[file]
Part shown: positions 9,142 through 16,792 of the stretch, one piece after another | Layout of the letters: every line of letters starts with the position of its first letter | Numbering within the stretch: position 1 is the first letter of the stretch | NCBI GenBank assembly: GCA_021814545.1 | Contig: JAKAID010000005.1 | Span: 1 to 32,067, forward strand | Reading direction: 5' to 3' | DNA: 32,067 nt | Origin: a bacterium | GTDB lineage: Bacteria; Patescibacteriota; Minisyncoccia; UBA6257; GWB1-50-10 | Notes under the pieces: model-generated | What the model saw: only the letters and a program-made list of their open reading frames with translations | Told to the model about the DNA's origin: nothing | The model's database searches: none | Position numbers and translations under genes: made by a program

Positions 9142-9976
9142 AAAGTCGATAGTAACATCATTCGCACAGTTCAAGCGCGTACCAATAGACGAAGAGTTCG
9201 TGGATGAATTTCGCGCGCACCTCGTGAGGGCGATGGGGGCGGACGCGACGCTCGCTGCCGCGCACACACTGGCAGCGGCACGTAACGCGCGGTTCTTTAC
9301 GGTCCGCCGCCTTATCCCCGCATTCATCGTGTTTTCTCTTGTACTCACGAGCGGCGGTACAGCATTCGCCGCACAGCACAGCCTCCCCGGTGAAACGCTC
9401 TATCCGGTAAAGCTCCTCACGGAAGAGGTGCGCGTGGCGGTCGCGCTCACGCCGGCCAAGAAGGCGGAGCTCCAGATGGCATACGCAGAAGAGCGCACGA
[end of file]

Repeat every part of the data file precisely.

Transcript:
Part shown: positions 9,142 through 16,792 of the stretch, one piece after another | Layout of the letters: every line of letters starts with the position of its first letter | Numbering within the stretch: position 1 is the first letter of the stretch | NCBI GenBank assembly: GCA_021814545.1 | Contig: JAKAID010000005.1 | Span: 1 to 32,067, forward strand | Reading direction: 5' to 3' | DNA: 32,067 nt | Origin: a bacterium | GTDB lineage: Bacteria; Patescibacteriota; Minisyncoccia; UBA6257; GWB1-50-10 | Notes under the pieces: model-generated | What the model saw: only the letters and a program-made list of their open reading frames with translations | Told to the model about the DNA's origin: nothing | The model's database searches: none | Position numbers and translations under genes: made by a program

Positions 9142-9976
9142 AAAGTCGATAGTAACATCATTCGCACAGTTCAAGCGCGTACCAATAGACGAAGAGTTCG
9201 TGGATGAATTTCGCGCGCACCTCGTGAGGGCGATGGGGGCGGACGCGACGCTCGCTGCCGCGCACACACTGGCAGCGGCACGTAACGCGCGGTTCTTTAC
9301 GGTCCGCCGCCTTATCCCCGCATTCATCGTGTTTTCTCTTGTACTCACGAGCGGCGGTACAGCATTCGCCGCACAGCACAGCCTCCCCGGTGAAACGCTC
9401 TATCCGGTAAAGCTCCTCACGGAAGAGGTGCGCGTGGCGGTCGCGCTCACGCCGGCCAAGAAGGCGGAGCTCCAGATGGCATACGCAGAAGAGCGCACGA